all cells

where:
fo = observed frequency in a particular cell of the r x c table
fe = expected frequency in a particular cell if H0 is true
2 for the r x c case has (r-1)(c-1) degrees of freedom
(Assumed: each cell in the contingency table has expected
frequency of at least 1)
Walpole,Probability and Statistics for Engineers & Scientists, 8th e., Pearson Edu.

Chap 10-101

Expected Cell Frequencies


Expected cell frequencies:

row total column total


fe
n
Where:
row total = sum of all frequencies in the row
column total = sum of all frequencies in the column
n = overall sample size

Walpole,Probability and Statistics for Engineers & Scientists, 8th e., Pearson Edu.

Chap 10-102

Decision Rule
The decision rule is
If 2 > 2U, reject H0,
otherwise, do not reject H0
Where 2U is from the chi-squared distribution
with (r 1)(c 1) degrees of freedom

Walpole,Probability and Statistics for Engineers & Scientists, 8th e., Pearson Edu.

Chap 10-103

Example
The meal plan selected by 200 students is shown below:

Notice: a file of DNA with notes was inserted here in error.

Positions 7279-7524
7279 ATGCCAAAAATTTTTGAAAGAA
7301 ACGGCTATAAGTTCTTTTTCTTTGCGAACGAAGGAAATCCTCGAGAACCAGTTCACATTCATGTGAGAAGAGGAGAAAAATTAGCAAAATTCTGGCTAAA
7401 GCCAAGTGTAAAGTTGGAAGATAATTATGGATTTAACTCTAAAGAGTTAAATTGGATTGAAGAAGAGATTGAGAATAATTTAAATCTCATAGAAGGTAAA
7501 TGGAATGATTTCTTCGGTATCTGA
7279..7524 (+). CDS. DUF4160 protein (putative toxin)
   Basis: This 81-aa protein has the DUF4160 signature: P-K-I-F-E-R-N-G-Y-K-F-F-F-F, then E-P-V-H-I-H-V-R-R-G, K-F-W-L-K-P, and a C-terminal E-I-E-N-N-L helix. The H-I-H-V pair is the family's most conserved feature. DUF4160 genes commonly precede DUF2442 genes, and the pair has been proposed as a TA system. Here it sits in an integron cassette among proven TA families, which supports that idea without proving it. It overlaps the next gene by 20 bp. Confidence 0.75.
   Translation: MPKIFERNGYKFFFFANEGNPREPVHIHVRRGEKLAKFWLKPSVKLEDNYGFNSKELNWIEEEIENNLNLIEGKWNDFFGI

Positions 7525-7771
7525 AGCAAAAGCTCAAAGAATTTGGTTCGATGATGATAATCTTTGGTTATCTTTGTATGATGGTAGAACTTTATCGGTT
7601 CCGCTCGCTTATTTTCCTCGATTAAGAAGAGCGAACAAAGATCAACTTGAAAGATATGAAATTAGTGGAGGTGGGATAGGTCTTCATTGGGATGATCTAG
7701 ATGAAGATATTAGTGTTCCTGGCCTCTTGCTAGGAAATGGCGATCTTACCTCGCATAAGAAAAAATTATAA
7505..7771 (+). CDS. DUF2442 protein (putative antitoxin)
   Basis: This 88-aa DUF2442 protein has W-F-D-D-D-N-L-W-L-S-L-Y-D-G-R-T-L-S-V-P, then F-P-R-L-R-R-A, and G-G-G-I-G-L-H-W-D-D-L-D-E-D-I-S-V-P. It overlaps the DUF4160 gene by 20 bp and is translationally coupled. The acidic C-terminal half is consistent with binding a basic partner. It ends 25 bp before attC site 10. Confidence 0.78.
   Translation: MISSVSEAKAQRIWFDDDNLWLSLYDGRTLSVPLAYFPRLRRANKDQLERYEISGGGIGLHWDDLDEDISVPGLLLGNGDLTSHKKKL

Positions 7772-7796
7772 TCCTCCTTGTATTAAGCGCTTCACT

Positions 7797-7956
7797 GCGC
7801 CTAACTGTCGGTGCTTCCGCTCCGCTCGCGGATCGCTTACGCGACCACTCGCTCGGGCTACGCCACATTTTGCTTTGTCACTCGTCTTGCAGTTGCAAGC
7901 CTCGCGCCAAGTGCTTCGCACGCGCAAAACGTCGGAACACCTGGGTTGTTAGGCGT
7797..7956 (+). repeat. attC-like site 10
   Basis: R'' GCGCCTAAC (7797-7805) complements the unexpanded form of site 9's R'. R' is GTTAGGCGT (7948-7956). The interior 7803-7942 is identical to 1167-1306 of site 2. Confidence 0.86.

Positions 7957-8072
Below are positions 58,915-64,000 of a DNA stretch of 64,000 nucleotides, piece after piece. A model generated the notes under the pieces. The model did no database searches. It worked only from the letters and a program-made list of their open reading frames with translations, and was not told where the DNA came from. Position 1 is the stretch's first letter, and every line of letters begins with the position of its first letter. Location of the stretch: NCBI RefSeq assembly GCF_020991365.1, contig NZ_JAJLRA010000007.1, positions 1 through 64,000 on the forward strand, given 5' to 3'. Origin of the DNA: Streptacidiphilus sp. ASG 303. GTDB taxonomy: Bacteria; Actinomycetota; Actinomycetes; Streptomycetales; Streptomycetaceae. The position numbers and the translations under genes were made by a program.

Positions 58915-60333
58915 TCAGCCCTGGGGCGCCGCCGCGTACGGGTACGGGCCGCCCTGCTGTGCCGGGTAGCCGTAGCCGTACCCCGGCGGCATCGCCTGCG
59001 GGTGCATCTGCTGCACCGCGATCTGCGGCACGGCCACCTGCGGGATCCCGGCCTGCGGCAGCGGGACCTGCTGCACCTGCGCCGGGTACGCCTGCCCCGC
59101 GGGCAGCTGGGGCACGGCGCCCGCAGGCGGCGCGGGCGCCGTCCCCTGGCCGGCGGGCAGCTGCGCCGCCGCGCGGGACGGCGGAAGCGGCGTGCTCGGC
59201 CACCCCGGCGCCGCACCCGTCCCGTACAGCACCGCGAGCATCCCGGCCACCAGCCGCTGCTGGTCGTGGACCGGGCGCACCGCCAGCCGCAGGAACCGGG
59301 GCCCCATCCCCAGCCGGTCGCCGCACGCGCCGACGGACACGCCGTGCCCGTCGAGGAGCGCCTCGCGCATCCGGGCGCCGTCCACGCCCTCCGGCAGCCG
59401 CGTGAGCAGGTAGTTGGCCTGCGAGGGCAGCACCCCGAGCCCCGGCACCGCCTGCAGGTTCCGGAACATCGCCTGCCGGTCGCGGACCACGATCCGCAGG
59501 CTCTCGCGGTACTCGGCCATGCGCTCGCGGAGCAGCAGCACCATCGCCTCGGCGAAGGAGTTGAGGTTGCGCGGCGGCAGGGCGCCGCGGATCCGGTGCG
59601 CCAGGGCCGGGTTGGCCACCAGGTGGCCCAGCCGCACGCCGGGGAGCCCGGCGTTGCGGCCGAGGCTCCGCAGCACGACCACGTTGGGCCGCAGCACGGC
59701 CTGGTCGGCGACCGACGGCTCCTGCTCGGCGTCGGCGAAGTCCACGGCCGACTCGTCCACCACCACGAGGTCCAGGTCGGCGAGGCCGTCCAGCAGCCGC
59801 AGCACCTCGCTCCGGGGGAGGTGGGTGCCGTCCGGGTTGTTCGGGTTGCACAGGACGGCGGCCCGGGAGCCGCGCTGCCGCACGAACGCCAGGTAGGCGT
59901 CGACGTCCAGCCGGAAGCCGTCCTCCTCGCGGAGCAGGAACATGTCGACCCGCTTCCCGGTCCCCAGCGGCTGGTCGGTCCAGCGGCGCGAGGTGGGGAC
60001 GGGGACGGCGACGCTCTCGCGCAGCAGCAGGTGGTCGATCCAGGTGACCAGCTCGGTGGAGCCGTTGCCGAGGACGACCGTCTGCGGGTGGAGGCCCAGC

Number of meals per week
20/week 10/week
Class
Standing
Fresh.
24
32

none

Total

14

70

Soph.

22

26

12

60

Junior

10

14

30

Senior

14

16

10

40

Total

70

88

42

200

Walpole,Probability and Statistics for Engineers & Scientists, 8th e., Pearson Edu.

Chap 10-104

Example
(continued)

The hypothesis to be tested is:

H0: Meal plan and class standing are independent


(i.e., there is no relationship between them)
H1: Meal plan and class standing are dependent
(i.e., there is a relationship between them)

Walpole,Probability and Statistics for Engineers & Scientists, 8th e., Pearson Edu.

Chap 10-105

Example:
Expected Cell Frequencies

(continued)

Observed:
Number of meals
per week
Class
Standing

20/wk

10/wk

Expected cell
frequencies if H0 is true:

none
Total

Fresh.

24

32

14

70

Soph.

22

26

12

60

Junior

10

14

30

Senior

14

16

10

40

Class
Standing

Total

70

88

42

200

Fresh.

24.5

30.8

14.7

70

Soph.

21.0

26.4

12.6

60

Junior

10.5

13.2

6.3

30

Senior

14.0

17.6

8.4

40

70

88

42

200

Example for one cell:


fe

row total column total


n
30 70
10.5
200

Number of meals
per week

Total